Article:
Friday, September 27, 2013

Win or lose, we are still awesome!

This is a response to the America’s cup fiasco. 
I’m not talking about the Oracle teams cheating or the delays to racing due to seemingly contrary match rules, but rather about the kicked puppy response from the New Zealand public. It still shocks me to see how emotionally invested such a large portion of our communities seem to be in the outcome of events like the America’s cup. I’m personally all for people being enthusiastic and cheering for their team of choice, but it baffles me when that team loses and people seem to suddenly drop into a spiral of dismay or anger.

So much of the media coverage of public reaction has shown a drastic split between those who put a brave face on the situation and those who appear to be somewhat traumatized by the situation. I think part of this response is due to the hype and drama that media build up around the events of such sporting occasions. It reminds me of history lessons about the coliseums of the ancient world, where everything was geared to get the crowd excited and invested in the events of the arena. In those times the aim of the events was to create a distraction for the public from the hardships of daily life and to win the public’s favor for local leaders or high profile individuals.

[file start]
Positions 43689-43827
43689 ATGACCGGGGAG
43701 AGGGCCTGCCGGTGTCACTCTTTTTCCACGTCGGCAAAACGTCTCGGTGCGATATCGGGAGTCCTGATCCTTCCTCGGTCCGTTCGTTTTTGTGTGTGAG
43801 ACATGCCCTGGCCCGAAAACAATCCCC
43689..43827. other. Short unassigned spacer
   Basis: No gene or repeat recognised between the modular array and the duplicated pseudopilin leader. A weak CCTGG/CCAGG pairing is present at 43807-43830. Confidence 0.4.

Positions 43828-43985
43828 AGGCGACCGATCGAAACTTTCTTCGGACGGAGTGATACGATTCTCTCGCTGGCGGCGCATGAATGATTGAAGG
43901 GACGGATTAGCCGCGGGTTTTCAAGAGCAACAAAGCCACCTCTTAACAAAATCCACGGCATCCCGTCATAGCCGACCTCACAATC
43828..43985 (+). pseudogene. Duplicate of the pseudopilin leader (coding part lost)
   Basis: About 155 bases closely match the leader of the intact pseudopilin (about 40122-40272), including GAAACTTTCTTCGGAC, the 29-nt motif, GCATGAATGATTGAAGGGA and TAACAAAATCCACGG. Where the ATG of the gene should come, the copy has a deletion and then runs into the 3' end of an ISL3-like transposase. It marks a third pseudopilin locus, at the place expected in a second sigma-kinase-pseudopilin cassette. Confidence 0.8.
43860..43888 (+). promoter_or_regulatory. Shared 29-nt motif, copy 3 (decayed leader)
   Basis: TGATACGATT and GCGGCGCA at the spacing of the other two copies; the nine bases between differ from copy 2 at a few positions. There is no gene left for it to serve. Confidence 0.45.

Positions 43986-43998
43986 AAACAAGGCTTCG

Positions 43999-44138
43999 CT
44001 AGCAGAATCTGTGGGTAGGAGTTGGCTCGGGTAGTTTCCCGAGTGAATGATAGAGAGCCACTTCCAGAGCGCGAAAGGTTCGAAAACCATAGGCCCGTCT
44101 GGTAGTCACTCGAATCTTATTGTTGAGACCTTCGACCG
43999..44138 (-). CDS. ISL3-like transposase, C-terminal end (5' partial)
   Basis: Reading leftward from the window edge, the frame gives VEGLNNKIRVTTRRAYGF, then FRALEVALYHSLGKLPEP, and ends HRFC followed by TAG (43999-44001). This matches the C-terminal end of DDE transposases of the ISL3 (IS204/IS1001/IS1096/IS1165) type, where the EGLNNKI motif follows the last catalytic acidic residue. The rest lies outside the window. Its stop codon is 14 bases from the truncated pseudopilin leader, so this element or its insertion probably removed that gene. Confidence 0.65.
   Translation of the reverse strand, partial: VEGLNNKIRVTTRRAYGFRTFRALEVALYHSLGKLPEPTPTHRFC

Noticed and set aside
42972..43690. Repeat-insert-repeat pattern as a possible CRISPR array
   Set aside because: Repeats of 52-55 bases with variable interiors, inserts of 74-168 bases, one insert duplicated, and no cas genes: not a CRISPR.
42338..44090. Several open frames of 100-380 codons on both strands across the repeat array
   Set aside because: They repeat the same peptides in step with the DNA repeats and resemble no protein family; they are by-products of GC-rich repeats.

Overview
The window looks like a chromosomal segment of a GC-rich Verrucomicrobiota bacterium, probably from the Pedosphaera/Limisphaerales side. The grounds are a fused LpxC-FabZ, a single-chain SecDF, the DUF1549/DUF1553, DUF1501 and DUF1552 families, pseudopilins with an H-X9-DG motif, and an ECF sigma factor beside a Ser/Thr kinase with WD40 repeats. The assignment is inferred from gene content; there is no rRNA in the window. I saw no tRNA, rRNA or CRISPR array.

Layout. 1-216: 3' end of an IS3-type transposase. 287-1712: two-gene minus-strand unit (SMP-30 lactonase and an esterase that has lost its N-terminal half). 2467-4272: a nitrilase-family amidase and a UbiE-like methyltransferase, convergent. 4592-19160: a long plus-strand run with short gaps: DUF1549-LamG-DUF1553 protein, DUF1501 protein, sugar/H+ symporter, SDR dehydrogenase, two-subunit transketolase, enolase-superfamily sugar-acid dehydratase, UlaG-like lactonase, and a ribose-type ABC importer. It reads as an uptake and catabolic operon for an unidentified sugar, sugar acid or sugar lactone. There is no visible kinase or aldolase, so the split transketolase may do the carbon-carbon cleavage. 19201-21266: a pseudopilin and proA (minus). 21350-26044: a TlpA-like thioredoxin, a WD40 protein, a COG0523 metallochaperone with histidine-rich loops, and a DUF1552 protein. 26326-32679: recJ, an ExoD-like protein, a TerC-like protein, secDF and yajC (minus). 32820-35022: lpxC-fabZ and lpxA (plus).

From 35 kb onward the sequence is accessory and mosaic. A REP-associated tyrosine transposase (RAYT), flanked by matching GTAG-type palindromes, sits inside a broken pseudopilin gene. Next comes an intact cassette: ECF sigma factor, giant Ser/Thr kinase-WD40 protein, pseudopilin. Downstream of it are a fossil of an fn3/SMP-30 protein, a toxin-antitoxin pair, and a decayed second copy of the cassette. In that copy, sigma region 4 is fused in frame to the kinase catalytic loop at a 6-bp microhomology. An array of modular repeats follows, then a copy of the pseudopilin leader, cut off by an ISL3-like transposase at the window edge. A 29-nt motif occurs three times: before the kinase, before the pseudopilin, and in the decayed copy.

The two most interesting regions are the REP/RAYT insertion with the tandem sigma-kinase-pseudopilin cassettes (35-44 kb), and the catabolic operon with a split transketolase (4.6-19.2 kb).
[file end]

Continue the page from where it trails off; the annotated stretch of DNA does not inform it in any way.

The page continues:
These days our lives don’t exist on the same level of hardship and grind but people still seem to identify and react in similar ways to people of the past. There are a number of scientific studies that show a link between the levels of crime (violence) and the winning or losing streak of the local or national sports team of note. 

As I said I am all about being supportive and passionate about a team or event, but it concerns me that people’s mood and behavior are so tied up with the results of various sport matches. Yes, I acknowledge this isn’t something unique to New Zealand, as evident in the occasional soccer\football riots in Britain or parts of Europe. But I have to ask can we not find other ways to build up our own sense of self enough that our happiness doesn’t depend on the outcome of sporting matches? 

If there were more of a positive and reasonable focus from the media and others then hopefully the drastic reactions of supporters could be avoided and our sports people would not be driven to extremes in their pursuit of success.

Thursday, September 19, 2013

More then books required

Below is a copy of a woman's journal that she shared on the Muscular Dystrophy Association website.
I suggest that you read it in full on the above link or scroll or read the red sections on my blog posts below before reading my comments.